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despot, they will be defeated, and that Joseph Napoleon, though the son of a green-grocer, will staird at the head of their new family sovereigns. God forbid that this should be the case; but, if the struggle be made for no better purpose, the failure of the Spaniards will be a subject of regret with those only, whose fears of the conqueror have deprived them of the power of reflection. Botley, 6th October, 1808.
CoNvestions in Portugal.
Sir ; –Ought the firing of the Park and Tower guns to be considered as a signal ot joy or of grief, Mr. Cobbett 2-—Ought they ever to be fired, or can they be so, without an express order from the ministers? And when the public do hear these guns, are they bound to conclude that ministers see cause for rejoicing; that they are thus informed of the arrival of some glorious news; and that the firing of the guns is the means by which the ministers intend to convey to the people their own joy and exultation at the happy tidings they have received 2 Is nine o'clock at night an unusual hour for these guns to be fired — And if unusual, people to expect news unusually good and glorious? In such a case is it natural to be unusually anxious, and impatient for the Gazette 2 –The next question I would beg leave to ask you, Mr. Cobbett, is this— Who is Sir Hew Dalrymple 2. This is a question I have in vain asked of all I am acquainted with, and I fear it is a question which will puzzle all the big wigs in this kingdom. There is no doubt, however, but that Junot and Kellermann could answer it. Sir Hew's name became immortal (to mention no one else at present) on the memorable 30th of Aug. last ; a day which never can be forgotten. Who can wish to know more of Sir Hew Read his Convention. Is that not enough 2—Is it the Commander-inChief, or the ministers who appoint, or o: to appoint the general, who is to act in the important situation of commander of 30,000 men; and to have the sole and entire disposal of so large and fine an army as the British forces in Portugal —Are those who do appoint in such a case responsible, entirely, or in any degree, for the conduct of him whom they have appointed If they are not responsible for his acts, who is and to whom are the people to look for redress 2–In selecting a general fit for a duty of so high, so important, and so honourable a nature, in the execution of which, the interests of the country at large, and the
is it reasonable for the
connected, should very great circumspection, much consideration, and infinite care and auxiety be shewn 2–lf that be so, and when a commander-in-chief of such an army is appointed, ought not his character to be perfectly well known, and his name quite familiar to the public 2 Should they not also be familiar with his former glory and exploits, with his talents, his vigour, his enterprise, and his prudence Above all, ought not the army to be, (that is the soldiers) very well acquainted with him * Ocght they not to have a confidence in him 2 Ought they not to feel that he is able to command them * Was there ever an occasion, when all these things should have been more particularly attended to than in selecting a general to command our brave troops in Portugal Was it not upon the success of the first blow we were to strike in this glorious contest, that almost every thing depended ? If it failed, and failed through dishonour and baseness, what could we expect 2 Had we a right any longer to look for trust or confidence on the Continent 2 Could the brave people in whose cause we were fighting look upon our military assistance, but with mistrust and apprehension ? In effect, they might say “ Timeo Danaos et dona ferentes.”—s now come, Mr Cobbett, to a very important part of the subject, and one which, at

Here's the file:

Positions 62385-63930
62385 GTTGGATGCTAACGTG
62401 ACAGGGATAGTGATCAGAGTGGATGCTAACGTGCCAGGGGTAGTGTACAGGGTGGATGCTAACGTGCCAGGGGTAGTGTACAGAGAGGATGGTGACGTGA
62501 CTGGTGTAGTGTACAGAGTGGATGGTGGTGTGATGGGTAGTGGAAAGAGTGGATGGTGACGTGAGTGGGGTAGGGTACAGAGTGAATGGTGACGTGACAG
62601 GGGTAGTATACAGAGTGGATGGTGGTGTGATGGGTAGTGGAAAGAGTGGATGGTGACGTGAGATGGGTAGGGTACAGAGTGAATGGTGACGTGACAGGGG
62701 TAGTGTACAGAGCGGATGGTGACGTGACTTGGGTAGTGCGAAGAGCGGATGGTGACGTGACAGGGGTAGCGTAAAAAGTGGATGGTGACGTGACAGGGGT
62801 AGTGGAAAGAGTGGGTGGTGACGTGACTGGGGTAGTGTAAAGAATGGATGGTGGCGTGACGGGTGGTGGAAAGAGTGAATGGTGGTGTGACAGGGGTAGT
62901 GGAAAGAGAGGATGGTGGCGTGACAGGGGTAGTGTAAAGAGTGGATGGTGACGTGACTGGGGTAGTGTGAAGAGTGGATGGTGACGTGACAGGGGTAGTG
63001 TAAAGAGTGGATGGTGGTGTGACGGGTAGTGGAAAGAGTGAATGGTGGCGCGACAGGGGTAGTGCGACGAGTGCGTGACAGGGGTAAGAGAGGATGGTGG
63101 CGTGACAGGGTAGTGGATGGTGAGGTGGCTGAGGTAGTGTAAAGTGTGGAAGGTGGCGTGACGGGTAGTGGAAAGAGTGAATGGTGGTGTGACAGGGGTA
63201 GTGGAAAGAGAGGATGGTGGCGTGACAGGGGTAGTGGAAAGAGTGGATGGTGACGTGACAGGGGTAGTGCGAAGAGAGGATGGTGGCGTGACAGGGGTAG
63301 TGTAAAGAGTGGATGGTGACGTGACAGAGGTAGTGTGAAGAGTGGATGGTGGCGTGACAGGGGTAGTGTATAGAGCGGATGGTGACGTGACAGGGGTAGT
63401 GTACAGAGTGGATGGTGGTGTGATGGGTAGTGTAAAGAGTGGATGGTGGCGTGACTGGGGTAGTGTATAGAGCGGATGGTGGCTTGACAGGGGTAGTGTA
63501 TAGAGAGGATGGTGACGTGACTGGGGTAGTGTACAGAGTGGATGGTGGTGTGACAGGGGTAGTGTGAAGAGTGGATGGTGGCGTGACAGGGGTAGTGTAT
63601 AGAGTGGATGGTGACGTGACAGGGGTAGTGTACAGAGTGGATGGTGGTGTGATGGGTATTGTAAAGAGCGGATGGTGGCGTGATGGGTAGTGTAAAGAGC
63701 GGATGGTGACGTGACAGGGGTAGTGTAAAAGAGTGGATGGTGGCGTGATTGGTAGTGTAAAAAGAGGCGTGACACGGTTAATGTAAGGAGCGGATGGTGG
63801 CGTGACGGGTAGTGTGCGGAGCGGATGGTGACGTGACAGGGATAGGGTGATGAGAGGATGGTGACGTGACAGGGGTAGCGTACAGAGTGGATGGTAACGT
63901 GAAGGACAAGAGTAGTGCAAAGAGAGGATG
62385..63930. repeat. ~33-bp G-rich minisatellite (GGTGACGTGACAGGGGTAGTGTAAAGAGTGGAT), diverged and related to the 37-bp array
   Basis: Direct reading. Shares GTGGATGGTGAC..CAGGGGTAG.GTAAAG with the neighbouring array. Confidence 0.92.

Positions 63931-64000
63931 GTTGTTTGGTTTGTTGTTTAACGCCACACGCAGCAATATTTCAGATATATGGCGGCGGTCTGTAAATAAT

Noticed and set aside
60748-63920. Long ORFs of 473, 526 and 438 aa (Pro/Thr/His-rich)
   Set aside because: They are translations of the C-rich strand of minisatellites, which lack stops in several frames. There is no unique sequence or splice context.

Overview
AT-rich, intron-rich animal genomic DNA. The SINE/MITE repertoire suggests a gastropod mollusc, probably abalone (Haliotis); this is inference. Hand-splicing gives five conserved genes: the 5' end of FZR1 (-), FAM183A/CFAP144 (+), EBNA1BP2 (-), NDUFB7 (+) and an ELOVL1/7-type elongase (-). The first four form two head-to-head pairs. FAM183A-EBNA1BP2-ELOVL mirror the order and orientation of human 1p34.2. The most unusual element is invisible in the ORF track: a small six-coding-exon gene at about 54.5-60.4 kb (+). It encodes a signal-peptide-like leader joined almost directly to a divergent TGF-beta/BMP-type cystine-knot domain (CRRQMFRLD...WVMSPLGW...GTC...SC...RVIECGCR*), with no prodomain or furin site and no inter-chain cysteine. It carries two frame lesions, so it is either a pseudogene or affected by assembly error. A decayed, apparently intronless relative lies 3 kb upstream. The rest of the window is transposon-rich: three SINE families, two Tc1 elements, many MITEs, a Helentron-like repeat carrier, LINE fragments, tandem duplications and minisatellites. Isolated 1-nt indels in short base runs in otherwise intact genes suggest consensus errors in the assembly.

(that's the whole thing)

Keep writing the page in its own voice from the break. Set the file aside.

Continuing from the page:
the present moment, occupies no small share of public attention ; I mean the question with respect to Sir Hew and Sir
Arthur, which I think will resolve itself into this: either that Sir Arthur is coms pletely innocent, or infinitely more guilty than Sir Hew Dalrymple. Let us inquire the truth. –Was the actual command taken from Sir Arthur the inst ant that the battle of Vimeira had terminated 2 And if so, by whom was it taken Certainly Not by Sir Hew, for his own dispatch declares the contrary, and begins thus: “I “ have the honour to inform your lordship, “ that I landed in Portugal, and took the “ command of the army, on Monday the 22d of Aug. the next day after the battle of Vimeira." Now, then, we have the fact that Sir Hew only landed on the 22d. Who therefore had the command of our army, our victorious army, from the actual termination of hostilities on the 21st till the arrival at Cintra of Sir Hew on the 22d 2 And what was done during that period? Upon the answer to these questions the whole will turn, Till we hear the contrary, we are bound to believe that Sir Arthur retained the command, I will, therefore ask,
bouqur of Great Britain, are so intimately what was Sir Arthur doing? How was his